In 1968 the US Science fiction writer Philip K Dick wrote a novel entitled Do Androids Dream of Electric Sheep? about a future in which a bounty hunter pursues sociopathic androids that have escaped from custody. The book got a second lease of life when it was used as the basis for the film Blade Runner with Harrison Ford and a young Daryl Hannah, and a third ‘electric sheep’ was adopted for the name of the Internet’s first social-networking screensaver.
The Electric Sheep website describes it as a ‘collaborative abstract artwork’. Like many screensavers, it uses a complex mathematical algorithm, but the difference is that users can feed their opinions back into the algorithm by ‘voting’ with their keyboards while the program is running. Scott Draves, the creator of Electric Sheep, began it in 1999 with an algorithm called ‘Flame’ which originally produced static images. The move to collaborative animated images came soon afterwards. The site describes the process as follows:
Each participating computer follows mathematical instructions, Draves’ Flame algorithm, to render its own piece of the larger work, as seen in the table at left. The images are sent back to a central server which compresses them into animations which are sent back out to the viewers. The electricsheep.org website shows the family tree for each sheep, including its parents and offspring, and viewers can track family resemblance.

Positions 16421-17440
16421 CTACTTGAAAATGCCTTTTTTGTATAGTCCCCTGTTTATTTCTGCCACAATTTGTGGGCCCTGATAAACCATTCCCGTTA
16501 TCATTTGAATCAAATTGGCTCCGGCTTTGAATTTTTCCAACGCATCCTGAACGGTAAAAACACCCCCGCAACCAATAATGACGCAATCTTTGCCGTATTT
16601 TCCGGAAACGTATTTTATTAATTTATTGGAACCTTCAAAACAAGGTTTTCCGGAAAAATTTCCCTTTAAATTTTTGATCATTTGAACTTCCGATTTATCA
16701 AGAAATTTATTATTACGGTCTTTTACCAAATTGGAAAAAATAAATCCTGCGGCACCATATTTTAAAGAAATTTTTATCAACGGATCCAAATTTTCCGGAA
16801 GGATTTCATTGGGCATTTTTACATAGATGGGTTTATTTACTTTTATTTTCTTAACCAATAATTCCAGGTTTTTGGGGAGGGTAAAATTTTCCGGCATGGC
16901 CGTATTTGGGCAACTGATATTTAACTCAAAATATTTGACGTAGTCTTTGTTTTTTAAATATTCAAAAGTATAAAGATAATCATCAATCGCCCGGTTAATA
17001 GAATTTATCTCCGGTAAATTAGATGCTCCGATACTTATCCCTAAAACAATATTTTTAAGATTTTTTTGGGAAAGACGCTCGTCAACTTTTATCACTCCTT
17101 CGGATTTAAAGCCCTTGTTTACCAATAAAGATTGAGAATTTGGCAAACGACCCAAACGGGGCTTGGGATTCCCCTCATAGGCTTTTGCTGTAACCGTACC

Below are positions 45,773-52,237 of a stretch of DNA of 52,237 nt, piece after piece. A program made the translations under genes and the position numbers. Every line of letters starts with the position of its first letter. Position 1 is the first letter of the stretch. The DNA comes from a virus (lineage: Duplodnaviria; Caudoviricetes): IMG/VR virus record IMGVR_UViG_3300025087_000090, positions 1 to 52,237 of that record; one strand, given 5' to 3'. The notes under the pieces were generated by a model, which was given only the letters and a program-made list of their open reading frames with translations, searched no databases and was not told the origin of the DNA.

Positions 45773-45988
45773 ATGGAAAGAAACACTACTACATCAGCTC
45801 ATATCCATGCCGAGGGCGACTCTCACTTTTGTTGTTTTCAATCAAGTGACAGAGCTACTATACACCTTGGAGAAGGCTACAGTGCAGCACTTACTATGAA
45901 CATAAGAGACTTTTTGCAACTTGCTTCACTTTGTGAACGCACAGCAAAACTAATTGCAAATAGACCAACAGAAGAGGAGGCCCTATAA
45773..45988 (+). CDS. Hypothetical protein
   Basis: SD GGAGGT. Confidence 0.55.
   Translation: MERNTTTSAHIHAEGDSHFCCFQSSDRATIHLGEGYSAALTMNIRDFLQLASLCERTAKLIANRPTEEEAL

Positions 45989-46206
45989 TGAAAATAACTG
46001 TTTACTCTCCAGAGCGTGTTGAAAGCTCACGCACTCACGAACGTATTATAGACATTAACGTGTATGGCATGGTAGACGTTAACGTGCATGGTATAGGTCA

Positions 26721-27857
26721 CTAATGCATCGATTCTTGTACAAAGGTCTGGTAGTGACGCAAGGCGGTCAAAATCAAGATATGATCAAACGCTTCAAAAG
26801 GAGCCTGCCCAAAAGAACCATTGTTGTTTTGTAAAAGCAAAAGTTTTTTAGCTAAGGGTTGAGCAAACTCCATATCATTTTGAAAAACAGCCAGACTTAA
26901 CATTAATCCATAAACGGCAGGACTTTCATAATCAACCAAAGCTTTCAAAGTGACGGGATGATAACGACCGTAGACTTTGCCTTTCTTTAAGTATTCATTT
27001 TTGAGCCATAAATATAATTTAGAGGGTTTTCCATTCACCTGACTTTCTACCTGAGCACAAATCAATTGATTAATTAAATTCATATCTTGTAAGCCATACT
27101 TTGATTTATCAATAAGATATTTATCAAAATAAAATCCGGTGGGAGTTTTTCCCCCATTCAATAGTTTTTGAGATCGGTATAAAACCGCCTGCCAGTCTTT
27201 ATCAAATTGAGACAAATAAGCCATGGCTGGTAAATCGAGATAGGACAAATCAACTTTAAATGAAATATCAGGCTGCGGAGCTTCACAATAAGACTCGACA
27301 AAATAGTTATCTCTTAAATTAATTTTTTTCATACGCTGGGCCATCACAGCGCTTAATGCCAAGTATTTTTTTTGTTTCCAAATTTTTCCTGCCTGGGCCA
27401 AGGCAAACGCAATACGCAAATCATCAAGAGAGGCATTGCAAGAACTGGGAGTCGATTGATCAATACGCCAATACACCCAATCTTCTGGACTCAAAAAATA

The site also includes samples and compressed images of the most recent developments in the algorithm.
So what does it look like? Like this:
The screenshots are taken from the Screensaver dialog box in the Control Centre, but of course the full screen displays are even more impressive. It’s in the Mint repository, and it’s open source. In addition to setting it up as a screensaver, you can also run it in MPlayer via the terminal window with ‘electricsheep’. Note that the first time you install it it may take a while to download its seed files, and may not start to run until your next logon.
Draves has also created a ‘visual-musical instrument’ called Bomb which is not in the Mint repository.